Spain (Feast Of Saint Dionysus)

The day of love in Valencia of Spain falls on 9th Oct. This is known as the feast of Saint Dionysus. The festival is celebrated in most of the parts of Spain by making ‘macadora’, a marzipan figurine. The figurines are made by men to gift to their female companions. One can also witness colorful parades on the streets of the villages of Spain.

South West China (Sisters’ Meal Festival)

In Miao, southwest China, the “Sisters’ Meal” festival is celebrated on 15th March. During the festival, women wear silver accessories and beautiful dresses, which are probably the most gorgeous Valentine’s Day customs around the world. They cook various dishes of colored rice that’s offered on silk fabric to young men walking on roads. The destiny of the lovelies inside the object found in the chosen rice. Two chopsticks mean love and a clove of garlic means the love is over before it has even begun.

Denmark – A Celebration Of Love

Although Valentine’s Day is one of the new Denmark festivals, the country also celebrates the day of love and romance on 14th Feb with a twist. In Denmark, Valentine’s Day is not limited to roses and chocolates. Friends and lovers exchange handmade cards with pressed white flowers that are called snowdrops.

While lovers day tradition and dates might vary in different parts of the world, the main purpose is the same. LOVE!
So create a new memory, maybe a new tradition with your partner and have a wonderful valentine’s day.


3. What Your Valentine’s Day Gift Says About Your Relationship

Each gift has its meaning. Oftentimes we purchase the gifts that are actually meaningless junk. If you want to impress your sweetheart on February 14, this infographic is your safe bet. You’ll learn about what your gift can say about the future of your relationship. Exactly what you need around Valentine’s Day.


Valentine’s Traditions From Around The World

Valentine&rsquos Day can be stigmatized as a commercial holiday meant to help sell cards, flowers and candy. However, it&rsquos interesting to know that the tradition of Valentine&rsquos Day has vestiges that date back centuries before Christ and takes on various forms all over the world. While the notion of expressing one&rsquos love on Valentine&rsquos Day is basically the same, different countries have their own traditions for this beloved holiday.

Photo Credit Thinkstock.com

Another tradition in Italy&rsquos Valentine&rsquos Day history was the notion that the first man a girl sees on Valentine&rsquos Day would be the man (or look like the man) she would marry within a year. Unmarried girls would wake up extra early to sit by their window to look for men who walked by.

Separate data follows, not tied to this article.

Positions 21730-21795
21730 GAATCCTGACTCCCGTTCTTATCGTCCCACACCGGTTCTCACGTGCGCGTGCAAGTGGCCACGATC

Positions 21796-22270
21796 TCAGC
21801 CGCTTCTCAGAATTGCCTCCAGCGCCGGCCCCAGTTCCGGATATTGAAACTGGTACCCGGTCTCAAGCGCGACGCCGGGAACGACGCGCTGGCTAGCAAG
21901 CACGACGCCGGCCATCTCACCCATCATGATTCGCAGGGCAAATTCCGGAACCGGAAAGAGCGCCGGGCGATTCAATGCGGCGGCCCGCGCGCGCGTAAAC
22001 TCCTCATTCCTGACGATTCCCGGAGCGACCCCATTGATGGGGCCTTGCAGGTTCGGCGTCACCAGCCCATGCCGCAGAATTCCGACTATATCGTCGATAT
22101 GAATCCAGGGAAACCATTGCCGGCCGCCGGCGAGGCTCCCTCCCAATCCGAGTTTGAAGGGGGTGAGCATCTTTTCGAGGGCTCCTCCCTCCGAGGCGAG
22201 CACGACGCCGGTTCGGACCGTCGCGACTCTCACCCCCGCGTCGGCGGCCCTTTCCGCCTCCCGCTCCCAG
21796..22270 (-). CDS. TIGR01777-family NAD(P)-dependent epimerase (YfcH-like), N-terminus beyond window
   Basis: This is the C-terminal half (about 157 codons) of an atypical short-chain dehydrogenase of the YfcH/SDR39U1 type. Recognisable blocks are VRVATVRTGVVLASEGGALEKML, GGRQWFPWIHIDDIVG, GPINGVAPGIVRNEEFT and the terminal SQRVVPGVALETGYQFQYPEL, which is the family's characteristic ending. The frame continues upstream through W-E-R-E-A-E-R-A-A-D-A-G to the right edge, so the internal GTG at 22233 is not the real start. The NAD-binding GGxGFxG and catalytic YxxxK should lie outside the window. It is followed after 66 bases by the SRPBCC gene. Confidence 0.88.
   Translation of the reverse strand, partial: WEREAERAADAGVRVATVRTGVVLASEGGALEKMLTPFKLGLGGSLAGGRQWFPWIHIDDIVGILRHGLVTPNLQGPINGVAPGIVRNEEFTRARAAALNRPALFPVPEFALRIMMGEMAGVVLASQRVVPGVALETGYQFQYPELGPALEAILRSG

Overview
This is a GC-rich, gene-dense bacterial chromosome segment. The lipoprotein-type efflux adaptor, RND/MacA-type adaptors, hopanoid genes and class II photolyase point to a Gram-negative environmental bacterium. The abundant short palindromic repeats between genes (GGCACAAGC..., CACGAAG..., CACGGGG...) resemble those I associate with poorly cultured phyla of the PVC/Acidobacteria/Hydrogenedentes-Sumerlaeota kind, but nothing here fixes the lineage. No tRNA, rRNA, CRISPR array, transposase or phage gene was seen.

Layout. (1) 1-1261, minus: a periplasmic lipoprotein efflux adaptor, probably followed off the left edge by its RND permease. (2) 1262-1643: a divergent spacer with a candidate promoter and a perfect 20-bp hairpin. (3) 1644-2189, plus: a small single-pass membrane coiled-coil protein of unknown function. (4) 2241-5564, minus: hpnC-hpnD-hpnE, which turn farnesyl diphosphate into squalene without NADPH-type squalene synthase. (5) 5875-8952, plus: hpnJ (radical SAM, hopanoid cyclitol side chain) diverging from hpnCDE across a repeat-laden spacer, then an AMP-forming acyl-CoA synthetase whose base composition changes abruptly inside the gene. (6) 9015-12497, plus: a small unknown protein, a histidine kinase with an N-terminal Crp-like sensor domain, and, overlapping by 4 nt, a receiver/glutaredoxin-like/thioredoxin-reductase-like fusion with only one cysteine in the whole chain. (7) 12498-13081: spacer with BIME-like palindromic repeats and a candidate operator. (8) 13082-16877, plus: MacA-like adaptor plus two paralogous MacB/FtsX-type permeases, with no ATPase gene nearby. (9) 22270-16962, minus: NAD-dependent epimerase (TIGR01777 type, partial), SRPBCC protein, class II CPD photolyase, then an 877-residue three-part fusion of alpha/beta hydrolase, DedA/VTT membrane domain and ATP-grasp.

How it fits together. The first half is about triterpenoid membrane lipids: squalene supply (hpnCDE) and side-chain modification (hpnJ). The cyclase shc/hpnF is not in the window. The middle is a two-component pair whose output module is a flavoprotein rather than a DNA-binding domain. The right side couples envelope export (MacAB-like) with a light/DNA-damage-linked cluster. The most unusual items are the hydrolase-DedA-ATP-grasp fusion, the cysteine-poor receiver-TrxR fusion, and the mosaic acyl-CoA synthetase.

While the candy tradition in the United States usually consists of some sort of heart-shaped box of assorted candies, the traditional candy gift for Valentine&rsquos Day in Italy is a chocolate-covered hazelnut called a Baci Perugina. The candy is accompanied with a small piece of paper that contains romantic poems in four different languages.

Photo Credit JUNG YEON-JE/AFP/Getty Images

The actual Valentine&rsquos Day holiday tradition is meant for only women to be the givers of chocolate to their significant other and the following month it&rsquos the men&rsquos turn. March 14 is named White Day and men are meant to give their female counterpart a non-chocolate candy. April 14 is marked as Black Day and is geared towards those who are not in a relationship. The tradition for Black Day is for single people to mourn their single lives, hence the name of the holiday. Single people are supposed to eat jajangmyeon noodles, which are black in color, on April 14. While the tradition of women giving chocolate to their partners on Valentine&rsquos Day is a widespread tradition in Eastern Asian countries, South Korea takes the tradition a step further than other countries with a bigger amount of chocolate given.

Photo Credit Mark Large - WPA Pool/Getty Images

While many countries’ citizens deliver handwritten notes and poems to their significant others on Valentine&rsquos Day, paper Valentine&rsquos were so popular in England during the 19th Century that they gave way to the production of mass-produced greeting cards we see today. In earlier times, a tradition for women the night before Valentine&rsquos Day was to secure four bay leaves to each corner of their pillow before sleeping and to eat hard boiled eggs with salt while removing the yokes. This tradition was meant to provoke dreams of their future husbands on Valentine&rsquos Day eve. Women would also write names on pieces of paper wrapped in clay balls to be dropped into water and the ball that rose to the surface first would be their future husband.